Bringing the Outsiders In: Social Movement Advocacy in the Planning Process
In 2008, the Massachusetts Green Communities Act opened up new sources of funding to help the state reach its ambitious energy efficiency goals. The responsibility for allocating these funds was given to a group of diverse stakeholders, the Massachusetts Energy Efficiency Advisory Council. One stakeholder, Community Labor United (CLU), was intent on using the process to push its environmental justice mission aimed at generating high-paying jobs and community-level benefits.
Eric Mackres (MCP ’10) studied how CLU incorporated both organizational efforts and collaboration into its activities. In doing so, CLU blurred the line between traditional social movement strategies (from the outside) and participation (from the inside) in the planning process. CLU had to learn to find the middle ground both among its own constituency—which included labor groups, environmental advocates, and community organizers—and with utilities and other parties with an interest in energy efficiency funding.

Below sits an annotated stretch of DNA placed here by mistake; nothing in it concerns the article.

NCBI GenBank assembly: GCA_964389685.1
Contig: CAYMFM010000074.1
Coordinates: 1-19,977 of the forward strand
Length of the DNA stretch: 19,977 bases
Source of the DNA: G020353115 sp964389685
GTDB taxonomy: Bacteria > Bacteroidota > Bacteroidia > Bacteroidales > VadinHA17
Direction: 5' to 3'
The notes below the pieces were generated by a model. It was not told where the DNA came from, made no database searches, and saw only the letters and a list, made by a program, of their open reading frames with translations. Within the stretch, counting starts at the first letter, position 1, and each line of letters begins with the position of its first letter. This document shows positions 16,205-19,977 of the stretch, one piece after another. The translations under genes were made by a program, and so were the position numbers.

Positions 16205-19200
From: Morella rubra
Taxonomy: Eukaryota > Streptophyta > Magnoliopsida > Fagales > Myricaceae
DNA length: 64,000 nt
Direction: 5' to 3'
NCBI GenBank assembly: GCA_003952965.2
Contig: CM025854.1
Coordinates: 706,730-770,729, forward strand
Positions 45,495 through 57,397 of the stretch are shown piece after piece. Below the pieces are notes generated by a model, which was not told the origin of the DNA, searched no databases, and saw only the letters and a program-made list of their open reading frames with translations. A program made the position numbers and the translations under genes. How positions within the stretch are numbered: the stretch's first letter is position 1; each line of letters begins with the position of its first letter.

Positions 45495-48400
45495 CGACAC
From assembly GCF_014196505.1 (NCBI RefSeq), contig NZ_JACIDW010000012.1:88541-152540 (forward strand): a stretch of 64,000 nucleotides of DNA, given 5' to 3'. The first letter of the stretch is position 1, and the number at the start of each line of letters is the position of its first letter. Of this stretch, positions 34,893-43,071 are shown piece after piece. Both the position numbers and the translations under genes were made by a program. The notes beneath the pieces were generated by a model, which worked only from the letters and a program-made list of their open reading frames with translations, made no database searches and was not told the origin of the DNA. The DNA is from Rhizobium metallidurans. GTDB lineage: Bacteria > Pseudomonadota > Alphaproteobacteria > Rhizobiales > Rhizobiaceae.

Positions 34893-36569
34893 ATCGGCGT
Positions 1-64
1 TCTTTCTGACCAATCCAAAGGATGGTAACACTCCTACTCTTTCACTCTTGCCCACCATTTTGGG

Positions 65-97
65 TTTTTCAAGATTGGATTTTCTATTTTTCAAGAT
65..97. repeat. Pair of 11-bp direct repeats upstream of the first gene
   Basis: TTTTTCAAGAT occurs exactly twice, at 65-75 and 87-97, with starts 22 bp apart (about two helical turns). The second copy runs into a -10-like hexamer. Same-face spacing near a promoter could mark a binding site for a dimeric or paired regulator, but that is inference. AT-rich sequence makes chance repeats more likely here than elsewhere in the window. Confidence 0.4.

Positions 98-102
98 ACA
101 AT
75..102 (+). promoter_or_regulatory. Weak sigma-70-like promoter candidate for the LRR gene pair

While CLU made occasional missteps in shifting between collaboration and organizing, in the end they were effective in securing funding for community-based pilot programs that would further their environmental justice goals. Eric credits much of CLU’s success to its hybrid strategy that combined social movement theory and collaborative decision-making. He suggests that the two styles of planning can be combined more frequently with good results. Read more about CLU and how these two schools of thought can be combined in Eric’s thesis here.